I should like to start by thanking the Honorary Treasurer for presenting his report for 2002. This time last year he likened 2001 to an annus horribilis and this year has been no better for the financial markets. Notwithstanding world crisis and depression, however, the Society's performance, as the Honorary Treasurer has pointed out, has borne comparison with appropriate benchmarks. I congratulate the Honorary Treasurer on his judicious management of the Society's finances. We have also benefited immensely from the wisdom and experience of the other members of the Finance Committee and Investment Sub-Committee.
At the start of the millennium Council reviewed medals
and prizes and decided to discontinue the Gold Medal
(which had not in any case been awarded for some
time) and establish in its place the Society's
Award. This Award will be made every two or three
years in recognition of outstanding scholarship in
Asian studies. Having considered a number of
tenders, Council commissioned Ms Danuta
Solowiej-Wedderburn to design and cast a medal
bearing versions of two of the original Daniell
images: the elephant and howdah on one side and the
banyan-tree on the other (see John Hansman, “The
Emblems, Medals and Medallists of the Royal Asiatic
Society”, JRAS [1984 Part 1], pp.
99–119. Council approved the nomination of Mr John
M. Gullick, who was recommended by a search
committee (chaired by the Director) to be the first
recipient of the RAS Award. On 10 January 2002 the
President presented the RAS Award for 2001 to Mr
Gullick who replied with a lecture, “An Indian
official in Singapore: Governor Cavanagh
It is a commonplace that European rule contributed both to the consolidation of the nation-states of Southeast Asia and to the aggravation of disputes within them. Since their independence, Burma, Cambodia, Indonesia, Laos, Malaysia, the Philippines, and Vietnam have all faced the upheavals of secessionism or irredentism or communalism. Governments have responded to threats of fragmentation by appeals to national ideologies like Sukarno's pancasila (five principles) or Ne Win's ‘Burmese way to socialism’. In attempting to realise unity in diversity, they have paraded a common experience of the struggle for independence from colonial rule as well as a shared commitment to post-colonial modernisation. They have also ruthlessly repressed internal opposition or blamed their problems upon the foreign forces of neocolonialism, world communism, western materialism, and other threats to Asian values. Yet, because its effects were uneven and inconsistent while the reactions to it were varied and frequently equivocal, the part played by colonialism in shaping the affiliations and identities of Southeast Asian peoples was by no means clear-cut.
Writing a history of Southeast Asia as a region presents many challenges: the diversity the region displays in so many fields of human endeavour makes its history exciting but intractable. But if this is true throughout, the period since World War II presents the historian with special problems. By contrast to much of the earlier history, the period is copiously covered in written and printed documents. But they tell only part of the story. The period is, too, relatively recent, so that, in assimilating and analysing the material, it is hard to be sure that the right themes have been chosen. Even determining the date at which to stop is fraught with difficulty. The authors of this part have accepted that their approach must be tentative. At times they must content themselves more with narrative than interpretation.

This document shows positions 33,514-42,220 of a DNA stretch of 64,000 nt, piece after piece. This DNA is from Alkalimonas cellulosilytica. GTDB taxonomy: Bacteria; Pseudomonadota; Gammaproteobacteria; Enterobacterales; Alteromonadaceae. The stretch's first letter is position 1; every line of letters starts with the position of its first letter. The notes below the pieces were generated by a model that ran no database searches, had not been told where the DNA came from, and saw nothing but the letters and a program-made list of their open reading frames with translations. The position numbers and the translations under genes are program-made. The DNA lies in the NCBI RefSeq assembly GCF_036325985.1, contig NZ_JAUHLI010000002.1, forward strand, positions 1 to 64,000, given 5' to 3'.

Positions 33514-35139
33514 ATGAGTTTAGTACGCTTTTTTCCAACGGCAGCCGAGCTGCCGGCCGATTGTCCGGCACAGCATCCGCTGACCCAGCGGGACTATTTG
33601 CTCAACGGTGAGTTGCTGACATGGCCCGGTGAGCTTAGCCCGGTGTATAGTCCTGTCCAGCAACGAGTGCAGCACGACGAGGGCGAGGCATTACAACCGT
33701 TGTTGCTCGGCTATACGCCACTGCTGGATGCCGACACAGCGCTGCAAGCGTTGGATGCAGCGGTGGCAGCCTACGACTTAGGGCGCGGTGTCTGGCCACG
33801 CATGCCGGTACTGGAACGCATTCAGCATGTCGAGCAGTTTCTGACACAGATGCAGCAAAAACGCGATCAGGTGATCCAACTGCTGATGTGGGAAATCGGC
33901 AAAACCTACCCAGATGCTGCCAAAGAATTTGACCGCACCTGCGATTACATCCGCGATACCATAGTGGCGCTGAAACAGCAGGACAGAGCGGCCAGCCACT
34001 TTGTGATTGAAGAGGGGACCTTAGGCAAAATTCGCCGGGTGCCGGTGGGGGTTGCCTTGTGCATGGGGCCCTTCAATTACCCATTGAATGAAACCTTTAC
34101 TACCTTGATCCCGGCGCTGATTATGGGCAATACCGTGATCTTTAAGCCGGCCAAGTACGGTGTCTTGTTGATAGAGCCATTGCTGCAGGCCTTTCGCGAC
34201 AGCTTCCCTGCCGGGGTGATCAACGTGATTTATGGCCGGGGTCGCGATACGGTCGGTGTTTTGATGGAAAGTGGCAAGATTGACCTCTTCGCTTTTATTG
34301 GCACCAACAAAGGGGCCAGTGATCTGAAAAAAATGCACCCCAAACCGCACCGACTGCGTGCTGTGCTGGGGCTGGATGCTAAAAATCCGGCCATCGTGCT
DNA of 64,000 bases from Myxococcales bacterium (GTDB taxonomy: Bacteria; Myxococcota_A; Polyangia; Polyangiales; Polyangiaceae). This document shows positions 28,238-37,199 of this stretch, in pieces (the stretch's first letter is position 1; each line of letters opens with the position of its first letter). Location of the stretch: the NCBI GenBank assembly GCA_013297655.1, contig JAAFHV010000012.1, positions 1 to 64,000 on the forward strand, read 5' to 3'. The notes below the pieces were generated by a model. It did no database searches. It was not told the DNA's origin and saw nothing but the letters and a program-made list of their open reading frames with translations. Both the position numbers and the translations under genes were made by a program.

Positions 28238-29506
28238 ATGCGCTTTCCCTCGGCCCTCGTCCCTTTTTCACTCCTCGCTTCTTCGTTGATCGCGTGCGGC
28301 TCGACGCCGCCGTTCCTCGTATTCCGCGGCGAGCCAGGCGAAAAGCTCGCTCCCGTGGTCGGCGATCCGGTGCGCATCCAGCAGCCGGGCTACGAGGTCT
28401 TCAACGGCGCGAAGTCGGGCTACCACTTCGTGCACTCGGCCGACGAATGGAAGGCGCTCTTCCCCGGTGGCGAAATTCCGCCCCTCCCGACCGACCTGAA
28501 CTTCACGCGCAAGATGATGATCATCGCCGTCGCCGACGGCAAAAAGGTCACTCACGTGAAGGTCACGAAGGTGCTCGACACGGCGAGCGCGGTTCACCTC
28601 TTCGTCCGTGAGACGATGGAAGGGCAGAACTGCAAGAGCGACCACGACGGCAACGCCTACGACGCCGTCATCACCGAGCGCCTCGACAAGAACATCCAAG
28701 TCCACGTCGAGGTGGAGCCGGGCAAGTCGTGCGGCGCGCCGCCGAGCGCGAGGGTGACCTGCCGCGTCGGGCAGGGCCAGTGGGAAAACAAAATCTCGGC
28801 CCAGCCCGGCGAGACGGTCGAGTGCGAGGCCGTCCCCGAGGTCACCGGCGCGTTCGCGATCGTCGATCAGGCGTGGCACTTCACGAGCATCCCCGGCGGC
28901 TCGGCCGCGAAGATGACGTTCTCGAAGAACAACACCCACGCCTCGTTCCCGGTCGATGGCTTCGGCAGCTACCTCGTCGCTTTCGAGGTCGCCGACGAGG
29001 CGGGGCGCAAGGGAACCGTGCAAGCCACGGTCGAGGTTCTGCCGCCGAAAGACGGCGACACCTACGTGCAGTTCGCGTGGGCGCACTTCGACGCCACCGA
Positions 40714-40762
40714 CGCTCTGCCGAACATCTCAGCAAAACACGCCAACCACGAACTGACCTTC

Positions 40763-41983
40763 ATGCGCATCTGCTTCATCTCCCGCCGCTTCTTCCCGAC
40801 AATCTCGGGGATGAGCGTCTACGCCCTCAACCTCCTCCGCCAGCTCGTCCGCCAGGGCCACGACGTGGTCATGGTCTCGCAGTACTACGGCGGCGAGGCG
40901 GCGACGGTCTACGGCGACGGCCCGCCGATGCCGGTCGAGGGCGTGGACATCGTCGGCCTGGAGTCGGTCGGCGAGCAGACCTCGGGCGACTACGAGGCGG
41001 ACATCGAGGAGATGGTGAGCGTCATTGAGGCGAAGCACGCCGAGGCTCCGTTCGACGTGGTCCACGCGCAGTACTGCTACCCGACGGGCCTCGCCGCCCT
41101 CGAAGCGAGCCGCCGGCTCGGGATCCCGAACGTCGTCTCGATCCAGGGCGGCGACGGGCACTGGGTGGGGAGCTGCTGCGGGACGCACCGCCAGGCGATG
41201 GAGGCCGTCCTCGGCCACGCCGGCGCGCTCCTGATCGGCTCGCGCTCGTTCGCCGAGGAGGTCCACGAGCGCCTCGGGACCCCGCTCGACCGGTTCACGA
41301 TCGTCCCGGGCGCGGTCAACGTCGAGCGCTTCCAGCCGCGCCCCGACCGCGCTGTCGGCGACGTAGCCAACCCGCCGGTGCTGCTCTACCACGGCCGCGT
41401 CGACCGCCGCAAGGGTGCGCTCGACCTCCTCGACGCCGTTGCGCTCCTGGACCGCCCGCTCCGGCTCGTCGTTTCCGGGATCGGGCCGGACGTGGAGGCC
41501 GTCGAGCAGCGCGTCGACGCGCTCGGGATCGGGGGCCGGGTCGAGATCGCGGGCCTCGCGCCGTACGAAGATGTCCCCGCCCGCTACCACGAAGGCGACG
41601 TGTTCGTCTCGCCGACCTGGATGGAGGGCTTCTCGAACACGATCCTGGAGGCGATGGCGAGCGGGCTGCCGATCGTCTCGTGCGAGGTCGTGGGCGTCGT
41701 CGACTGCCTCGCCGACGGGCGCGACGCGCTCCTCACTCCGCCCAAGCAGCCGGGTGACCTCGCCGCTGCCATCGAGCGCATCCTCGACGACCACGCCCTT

The period indeed opens with an event the impact of which is still clearly being felt, the Japanese invasion and the collapse of the European empires. This is the subject of Chapter 6. Once more the fortunes of Southeast Asia were profoundly affected by forces outside the region. Once more its peoples reacted in a variety of ways. The colonial regimes were destroyed. In the Japanese phase new social and political opportunities were opened up for some, new constraints placed on others. The economy of the region, damaged in the Great Depression, was profoundly dislocated. Parts of it were fought over, parts not. The attempts of the colonial powers to return were again variously successful. Nationalist movements contended for power. They faced not only returning colonial rulers, but new local rivals. Their success was also partly dependent on the impact of changes outside the region, the decline of British and the rise of US power, the Cold War, the triumph of Chinese communism, the independence of India.
The macromolecular matrix present in the composite shell of the blue mussel, Mytilus edulis, accounts for less than 1% of the shell by weight but is theorized to play a significant role in controlling the growth, morphology, and orientation of the CaCO3 that makes up the shell. The presence of several proteins in this matrix, only some of which have affinity for calcium, suggests a hierarchical structural model for the shell. Proteins were isolated under denaturing, reducing conditions and separated by centrifugation, gel electrophoresis, and high performance liquid chromatography. The major matrix proteins, both soluble and insoluble, were evaluated for amino acid composition, calcium binding, and glycosylation. Some N-terminal sequence data was collected. Non-proteinaceous components of the matrix were also analyzed. Comparison of the mussel shell matrix with the protein matrix of other molluscan systems suggests that this complexity is not unique to the mussel and may provide a key to the understanding of more generic biomineralization processes necessary for such applications as biomimetic ceramics.